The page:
Efforts to implement retail 2D bar codes in stores are accelerating: Sears, in conjuction with vendor ScanBuy, became the first U.S. retailer to begin a public trial that started in mid-December at a store in Marietta, Georgia. As opposed the the traditional row of black lines (a 1D barcode), 2D barcodes look like a grid and make use of a second, vertical dimension, allowing them to store more data. What Sears hopes to do is to allow a cell phone's digital camera "look" at a small 2D bar code on an advertisement, which launches an applet. A server interprets the bar code and the phone then launches a Web browser and deep-links to a page on that site, typically the Web site of the advertiser.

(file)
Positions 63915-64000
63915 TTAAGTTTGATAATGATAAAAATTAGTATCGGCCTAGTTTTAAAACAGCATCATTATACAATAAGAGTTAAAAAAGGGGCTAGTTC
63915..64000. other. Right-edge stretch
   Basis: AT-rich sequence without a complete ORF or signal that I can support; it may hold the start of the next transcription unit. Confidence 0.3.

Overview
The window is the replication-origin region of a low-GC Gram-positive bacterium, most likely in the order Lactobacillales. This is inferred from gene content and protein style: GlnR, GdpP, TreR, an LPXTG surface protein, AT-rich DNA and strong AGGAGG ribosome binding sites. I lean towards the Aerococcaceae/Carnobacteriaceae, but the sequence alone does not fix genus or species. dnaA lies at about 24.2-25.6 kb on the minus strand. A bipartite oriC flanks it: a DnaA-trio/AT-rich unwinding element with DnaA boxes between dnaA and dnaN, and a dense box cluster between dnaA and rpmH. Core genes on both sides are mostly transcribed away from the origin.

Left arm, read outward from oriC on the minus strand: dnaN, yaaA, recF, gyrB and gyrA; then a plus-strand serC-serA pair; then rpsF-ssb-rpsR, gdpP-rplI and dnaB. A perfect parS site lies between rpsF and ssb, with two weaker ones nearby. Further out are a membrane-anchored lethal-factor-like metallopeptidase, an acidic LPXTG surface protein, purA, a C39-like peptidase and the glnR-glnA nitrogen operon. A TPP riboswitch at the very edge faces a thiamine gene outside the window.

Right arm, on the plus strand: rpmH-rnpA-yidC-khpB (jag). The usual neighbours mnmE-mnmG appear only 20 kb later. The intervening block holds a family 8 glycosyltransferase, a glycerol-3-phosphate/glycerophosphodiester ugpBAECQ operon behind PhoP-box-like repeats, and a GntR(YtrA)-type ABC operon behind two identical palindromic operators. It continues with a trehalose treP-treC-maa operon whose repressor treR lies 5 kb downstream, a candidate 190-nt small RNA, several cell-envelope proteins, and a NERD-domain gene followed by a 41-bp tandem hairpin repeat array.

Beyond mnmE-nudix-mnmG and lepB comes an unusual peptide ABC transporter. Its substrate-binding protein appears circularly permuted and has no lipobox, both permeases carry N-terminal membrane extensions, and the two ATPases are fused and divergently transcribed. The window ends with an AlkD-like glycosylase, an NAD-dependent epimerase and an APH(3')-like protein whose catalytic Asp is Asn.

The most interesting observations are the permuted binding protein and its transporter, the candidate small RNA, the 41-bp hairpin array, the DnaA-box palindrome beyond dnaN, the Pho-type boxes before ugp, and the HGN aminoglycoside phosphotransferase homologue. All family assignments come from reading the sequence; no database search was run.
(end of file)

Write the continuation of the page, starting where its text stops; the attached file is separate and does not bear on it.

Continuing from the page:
Currently, the biggest concern, which is also likely to be the most short-lived, is that the service is available on a relatively few phones in the United States. The concern about a shortage of supported phones was mentioned by a Sears manager involved in the trial.
Note: I've edited this to clarify that Sears is the first to use these in retail stores, since many users seem to think that this article implied that Sears was the first to use them ever, which is, of course, not true.
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